I’m still in a bit of awe. Carlos “Carlito” Fuente Jr. has expanded his cigar factory in the Dominican Republic. Expanded might be an understatement. He’s probably tripled the size, and if you ever visit, you’re going to need a map. It’s cavernous and cloistered and sometimes seems like a labyrinth. But, at the same time, it’s also grand and opulent.
The crowning jewel of this expansion is its central rolling gallery, something Fuente calls the catedral de tabaco—cathedral of tobacco. Based on the historic Columbia Restaurant in Tampa, Florida, the gallery is a gorgeous, two-story space with a central courtyard and fountain in the middle. The rollers on the ground floor are situated under the arches of the courtyard’s perimeter. On the mezzanine level, the rollers overlook the fountain while a skylight adds to the airy affect.
Carlito showed me the plans for this massive undertaking about three years ago. Now, it’s come to fruition.
“There isn’t a square inch of this place that doesn’t symbolize something,” said Fuente on my visit. There are so many new corridors and hallways and wings that I didn’t recognize, all paved with decorative tiles flown in from Spain and Italy.
Fuente’s factory is located in one of Santiago’s free-trade zones, which is an industrial park that allows cigar manufacturing for export only at a minimal tax rate. As part of his grand plan, he bought the building behind the factory. And the building to the left of it. And the building to the right of it. And he’s seamlessly bridged them all together.
“I’m really a kid at heart,” he told me. “I never grew up. That’s one of my secrets.” He said these words as he showed me the new barrel chamber, a room where he plans to barrel-age tobacco for every line he makes. “Right now, only Añejo and Don Carlos and OpusX tobacco gets barrel-aged, but why shouldn’t every cigar? A Fuente 8-5-8 is just as good as an OpusX and I’m going to prove it.”
So many things have been rearranged. The stripping and sorting areas have been moved to a larger space. So has the packing room. The aging rooms have their own corridors. All core-line Fuentes are produced in the “cathedral,” which has its own lobby, antechamber and front entrance.
Production of the Don Carlos brand has been temporarily diverted to other rolling sections until the new Don Carlos room is complete. The room is a tribute to the brand and right next to it, Fuente is building a casita, which means a cottage, or little house. It’s a replica of the house he grew up in in Tampa. Not quite sure what he plans to do with that.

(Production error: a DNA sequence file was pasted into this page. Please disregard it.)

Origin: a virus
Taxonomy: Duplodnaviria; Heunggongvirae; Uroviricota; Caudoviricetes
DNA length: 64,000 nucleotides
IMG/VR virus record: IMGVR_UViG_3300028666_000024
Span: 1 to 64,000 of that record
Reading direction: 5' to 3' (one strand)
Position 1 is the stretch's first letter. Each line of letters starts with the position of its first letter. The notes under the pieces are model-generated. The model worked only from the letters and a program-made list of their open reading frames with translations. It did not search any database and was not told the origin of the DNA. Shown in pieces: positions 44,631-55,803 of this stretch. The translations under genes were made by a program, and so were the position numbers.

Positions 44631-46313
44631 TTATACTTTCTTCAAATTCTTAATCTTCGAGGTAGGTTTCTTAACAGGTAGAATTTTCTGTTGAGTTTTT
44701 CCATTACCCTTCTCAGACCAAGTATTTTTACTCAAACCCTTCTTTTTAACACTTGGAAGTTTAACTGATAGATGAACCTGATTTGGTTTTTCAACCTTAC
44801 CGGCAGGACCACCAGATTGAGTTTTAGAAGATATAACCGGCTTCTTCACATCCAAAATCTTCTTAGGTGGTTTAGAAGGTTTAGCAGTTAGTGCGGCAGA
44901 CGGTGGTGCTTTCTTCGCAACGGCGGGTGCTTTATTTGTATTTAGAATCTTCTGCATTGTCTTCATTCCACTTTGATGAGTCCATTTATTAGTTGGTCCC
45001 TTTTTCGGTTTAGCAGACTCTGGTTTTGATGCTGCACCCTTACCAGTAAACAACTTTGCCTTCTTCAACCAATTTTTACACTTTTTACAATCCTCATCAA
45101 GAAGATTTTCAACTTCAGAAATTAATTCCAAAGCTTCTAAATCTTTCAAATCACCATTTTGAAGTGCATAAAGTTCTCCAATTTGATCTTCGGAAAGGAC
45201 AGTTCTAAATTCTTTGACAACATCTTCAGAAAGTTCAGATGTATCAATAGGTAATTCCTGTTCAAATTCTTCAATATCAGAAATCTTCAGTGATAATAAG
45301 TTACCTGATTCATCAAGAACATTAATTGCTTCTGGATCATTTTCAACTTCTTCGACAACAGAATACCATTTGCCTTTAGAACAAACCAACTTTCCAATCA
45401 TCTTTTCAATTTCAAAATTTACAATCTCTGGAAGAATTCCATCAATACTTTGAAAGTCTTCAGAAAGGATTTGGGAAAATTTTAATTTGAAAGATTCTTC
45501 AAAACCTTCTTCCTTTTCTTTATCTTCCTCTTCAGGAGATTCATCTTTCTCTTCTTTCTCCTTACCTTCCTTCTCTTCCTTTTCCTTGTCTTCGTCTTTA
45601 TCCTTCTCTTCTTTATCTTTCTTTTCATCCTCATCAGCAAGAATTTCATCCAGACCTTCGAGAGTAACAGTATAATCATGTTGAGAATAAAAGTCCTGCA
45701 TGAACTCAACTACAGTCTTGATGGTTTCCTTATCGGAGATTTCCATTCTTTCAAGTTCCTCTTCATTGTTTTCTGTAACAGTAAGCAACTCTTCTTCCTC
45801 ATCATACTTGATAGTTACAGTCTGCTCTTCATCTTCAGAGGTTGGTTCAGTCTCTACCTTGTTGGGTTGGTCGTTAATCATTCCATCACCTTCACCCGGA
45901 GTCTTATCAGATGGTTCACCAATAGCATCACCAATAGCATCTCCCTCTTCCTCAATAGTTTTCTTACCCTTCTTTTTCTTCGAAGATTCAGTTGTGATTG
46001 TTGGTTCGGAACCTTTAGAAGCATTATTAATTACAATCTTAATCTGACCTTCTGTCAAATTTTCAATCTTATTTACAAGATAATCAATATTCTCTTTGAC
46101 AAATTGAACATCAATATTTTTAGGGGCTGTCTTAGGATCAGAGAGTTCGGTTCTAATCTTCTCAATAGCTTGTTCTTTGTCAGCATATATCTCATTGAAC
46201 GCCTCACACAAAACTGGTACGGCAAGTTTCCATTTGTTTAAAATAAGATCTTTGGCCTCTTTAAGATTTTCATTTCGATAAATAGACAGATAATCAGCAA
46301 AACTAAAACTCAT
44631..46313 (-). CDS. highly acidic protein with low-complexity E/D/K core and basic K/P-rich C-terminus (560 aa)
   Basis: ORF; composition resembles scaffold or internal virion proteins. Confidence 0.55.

Even though he’s created so many new rolling stations, he’s not really expanding production in any significant way. The whole operation seems to be a tribute to his father, and a giant shrine to his heritage and to his entire family history.
“I feel like the sands in the hourglass are running out quickly,” he said. “I don’t want to regret having never done this. Every day I ask myself what my father would say if he was still alive. And I know what the answer would be. He’d say, ‘You’re crazy,’ but he’d back me up on everything.”
Despite all the changes, some things are staying the same. The aging rooms for both Don Carlos and Fuente Fuente OpusX are not being touched. Neither is the OpusX rolling room.
“That was not negotiable,” insisted Fuente. Other rolling rooms are also staying. The Hemingway Room, where the Hemingway brand cigars are rolled, isn’t being touched either. Nor is the room where Don Carlos Eye of the Sharks are made, our 2017 Cigar of the Year. Only two people make that size, regardless of the high demand.
Much of the factory still isn’t finished, but Fuente anticipates completion by the end of the year.
“I have so many plans. I’m going to see about giving different brands their own aging rooms. That way I can micromanage the aging of every cigar,” Fuente told me. He’s very excited, and who could blame him, but he was also very precise in his vision.
As to how much it cost him to do this, I’m not even sure Fuente knows. He only answered with a laugh and a shake of his head.
“I owe it to my employees to give them a beautiful environment,” he said. “When they come here, I don’t want them to say that they’re going to work. I want them to feel like they’re coming home.”